Integrating Framework (IF)

infographic for GAPs and IF

Informing Material Design for Energy/Water Efficiency

IF Co-Leads: Lynn Katz, Michael Doherty

IF Co-Investigators: Mahdi Abu-Omar, Ethan Crumlin, Benny Freeman, Songi Han, Alex Hexemer, Des Lawler, Nate Lynd, Rachel Segalman, Mukul Sharma, Todd Squires, and Michael Webber

Cross-cutting Scope

This Integrating Framework (IF) will link basic science research in the GAPs with system-level membrane performance by evaluating macroscopic membrane properties using the Model Fluid Platform (MFP). The goal is to estimate the impact of GAP-based materials breakthroughs on system-level separation performance and energy use and to translate system-level membrane performance needs to materials design targets in each GAP.

Each GAP will design specific elements of a membrane system (i.e., surfaces/interfaces (GAP 1), separation layers (GAP 2), and mesoscopic porous materials (GAP 3) using the UMCP toolkit. The IF will characterize UMCP-derived membranes with respect to macroscopic properties such as fouling, flux, and rejection from the MFP to evaluate novel membranes developed in the GAPs with respect to system/process design, ensuring that molecular level materials advances translate to improved separation, minimum energy use and system level resilience. Similarly, the IF will communicate the relative benefits of improved materials design back to the molecular and mesoscale research in the GAPs to identify, catalyze and prioritize the highest impact research.

The IF will also serve as a center-wide resource to harmonize and match models across scales to ensure that models and theory at one scale (e.g., atomic) are compatible with those at other scales (e.g., molecular, mesoscopic or continuum). From synthesis to application, membranes rely on “time-dependent far-from-equilibrium behavior” at a hierarchy of length scales, ranging from molecular to mesoscale (Navier-Stokes) to macroscale (membrane scale). While equilibrium models typically scale from molecular to macroscale, rate models are rarely consistent across these scales, thereby frustrating efforts to apply consistent, fundamental models across vast ranges of length scales, and hindering predictive design of membranes. Breakthrough progress requires moving beyond fundamental insights at any one scale (as they might appear in an individual project), to transformative design rules and new materials.

To this end, an interdisciplinary research team, comprising synthetic chemists, material scientists, and engineers has been assembled, including experts in advanced spectroscopic methods, molecular and constitutive models, theory, membrane science, water, and water/energy nexus considerations at large (i.e., system) scale. A key to this Center’s success will lie in leveraging these tools and fundamental understanding of thermodynamics, transport, and reactivity developed in the GAPs to create the basic science knowledge foundation to drive the creation and design of next generation membrane materials tuned for specific energy-relevant applications. M-WET will pursue three projects within this IF towards fulfilling its bigger vision.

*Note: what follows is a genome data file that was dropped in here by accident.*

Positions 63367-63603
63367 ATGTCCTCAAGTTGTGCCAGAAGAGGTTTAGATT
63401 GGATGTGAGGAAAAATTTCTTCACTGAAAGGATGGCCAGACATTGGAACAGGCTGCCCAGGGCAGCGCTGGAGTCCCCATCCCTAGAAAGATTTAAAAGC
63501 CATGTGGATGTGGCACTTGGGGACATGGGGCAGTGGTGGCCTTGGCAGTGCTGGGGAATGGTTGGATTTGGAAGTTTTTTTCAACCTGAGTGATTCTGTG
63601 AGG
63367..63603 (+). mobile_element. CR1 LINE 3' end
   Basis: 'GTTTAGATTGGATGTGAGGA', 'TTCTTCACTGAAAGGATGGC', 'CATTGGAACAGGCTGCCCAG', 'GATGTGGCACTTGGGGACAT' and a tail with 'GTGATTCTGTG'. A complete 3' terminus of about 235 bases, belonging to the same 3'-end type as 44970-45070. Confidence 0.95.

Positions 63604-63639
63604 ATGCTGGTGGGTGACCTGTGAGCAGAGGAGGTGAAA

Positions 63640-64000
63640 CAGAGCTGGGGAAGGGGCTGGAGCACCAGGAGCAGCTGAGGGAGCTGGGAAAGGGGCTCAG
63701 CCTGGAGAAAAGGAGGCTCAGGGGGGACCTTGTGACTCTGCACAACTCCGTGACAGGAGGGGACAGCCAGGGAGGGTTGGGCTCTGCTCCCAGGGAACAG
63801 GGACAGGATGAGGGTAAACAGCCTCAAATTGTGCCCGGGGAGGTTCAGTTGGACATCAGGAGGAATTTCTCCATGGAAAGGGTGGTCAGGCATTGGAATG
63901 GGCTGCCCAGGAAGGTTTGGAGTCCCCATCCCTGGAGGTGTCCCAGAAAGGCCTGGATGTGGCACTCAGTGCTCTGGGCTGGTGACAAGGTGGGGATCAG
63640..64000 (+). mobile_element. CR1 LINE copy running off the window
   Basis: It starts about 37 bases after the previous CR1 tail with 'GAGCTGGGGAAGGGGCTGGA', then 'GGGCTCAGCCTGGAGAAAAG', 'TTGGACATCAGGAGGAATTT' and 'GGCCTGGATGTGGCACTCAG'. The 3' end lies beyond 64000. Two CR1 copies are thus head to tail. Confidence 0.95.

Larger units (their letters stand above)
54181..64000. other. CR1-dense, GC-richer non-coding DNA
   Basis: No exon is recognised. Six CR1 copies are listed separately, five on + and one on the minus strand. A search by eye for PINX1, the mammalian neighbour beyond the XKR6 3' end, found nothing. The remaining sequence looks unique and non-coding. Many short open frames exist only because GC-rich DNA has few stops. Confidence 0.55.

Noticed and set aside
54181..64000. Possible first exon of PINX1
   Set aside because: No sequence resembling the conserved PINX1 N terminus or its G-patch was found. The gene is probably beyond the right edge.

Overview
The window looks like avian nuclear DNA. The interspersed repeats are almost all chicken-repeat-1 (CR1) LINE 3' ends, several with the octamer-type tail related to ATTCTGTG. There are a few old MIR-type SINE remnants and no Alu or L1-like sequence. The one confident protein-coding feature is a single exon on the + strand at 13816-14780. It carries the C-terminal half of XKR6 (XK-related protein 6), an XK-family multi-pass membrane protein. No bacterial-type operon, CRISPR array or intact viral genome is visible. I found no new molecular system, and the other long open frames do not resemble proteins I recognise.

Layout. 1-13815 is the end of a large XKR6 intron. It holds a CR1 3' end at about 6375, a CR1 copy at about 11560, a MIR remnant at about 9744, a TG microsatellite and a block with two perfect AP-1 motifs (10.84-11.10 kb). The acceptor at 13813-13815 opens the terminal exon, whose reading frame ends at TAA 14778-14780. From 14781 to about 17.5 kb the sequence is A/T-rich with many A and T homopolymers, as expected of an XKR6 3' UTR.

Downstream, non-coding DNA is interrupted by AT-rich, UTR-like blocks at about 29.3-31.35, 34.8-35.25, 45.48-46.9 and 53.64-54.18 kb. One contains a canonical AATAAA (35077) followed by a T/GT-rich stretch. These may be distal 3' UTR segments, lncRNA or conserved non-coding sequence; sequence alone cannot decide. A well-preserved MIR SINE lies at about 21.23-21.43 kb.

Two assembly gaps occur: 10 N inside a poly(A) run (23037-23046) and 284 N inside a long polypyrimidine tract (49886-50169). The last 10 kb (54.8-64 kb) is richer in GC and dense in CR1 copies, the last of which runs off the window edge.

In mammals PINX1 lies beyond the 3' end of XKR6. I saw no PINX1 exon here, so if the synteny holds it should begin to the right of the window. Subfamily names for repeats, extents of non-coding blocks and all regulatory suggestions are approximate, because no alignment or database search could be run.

Planning Document IF #1: GAP Integration

  • Ensure that fluid and platform characteristics are consistent across gaps and meet the needs for each project.
  • Identify and prioritize material- and solute-dependent parameters linking chemical interactions and transport that should be translatable across GAPs
  • Develop tools and models for achieving the above goals.
  • Identify circumstances for which a Fickian approach is valid and the limitations to Fick's law in the UMCP.
  • Verify expected systematic trends identified by models.

Planning Document IF #2: Pretreatment

Project Goals:

  • Identify and develop pre-treatment technologies required for optimizing novel membranes in GAPs.

Potential Impact

  • Integrated membrane technologies can achieve higher water quality and reduced energy consumption.

Integrating Framework

Research Highlights - IF

A unified two-phase membrane transport model

Reconciles two classical model descriptions of membrane transport for swollen non-porous membrane using the Fluid-solid model, a unified mechanical framework to approach solvent transport.

Salt and ion transport in a series of crosslinked AMPS/PEGDA hydrogel membranes

Fundamental ion transport properties in membranes synthesized with either the same charge density or the same water uptake were characterized. These properties were compared to established models to build structure-property relationships.

Designing Solute-Tailored Selectivity in Membranes

New synthetic strategies to improve membrane selectivity were identified and fundamental design questions were addressed.

Electrodialysis Pretreatment to Improve Boron Removal

Selective removal of divalent cations (e.g., Ca+2) via electrodialysis prior to nanofiltration reduces membrane fouling, which reduces permeate flux decline and improves boron rejection.

Separation Characteristics of Cations and Natural Organic Matter in Electrodialysis

Identifies a hybrid electrodialysis (ED)-Nanofiltration (NF)/reverse osmosis (RO) system and identifies appropriate properties of ion exchange membranes of ED pretreatment for water sources that require little or no desalination but have high NOM concentrations.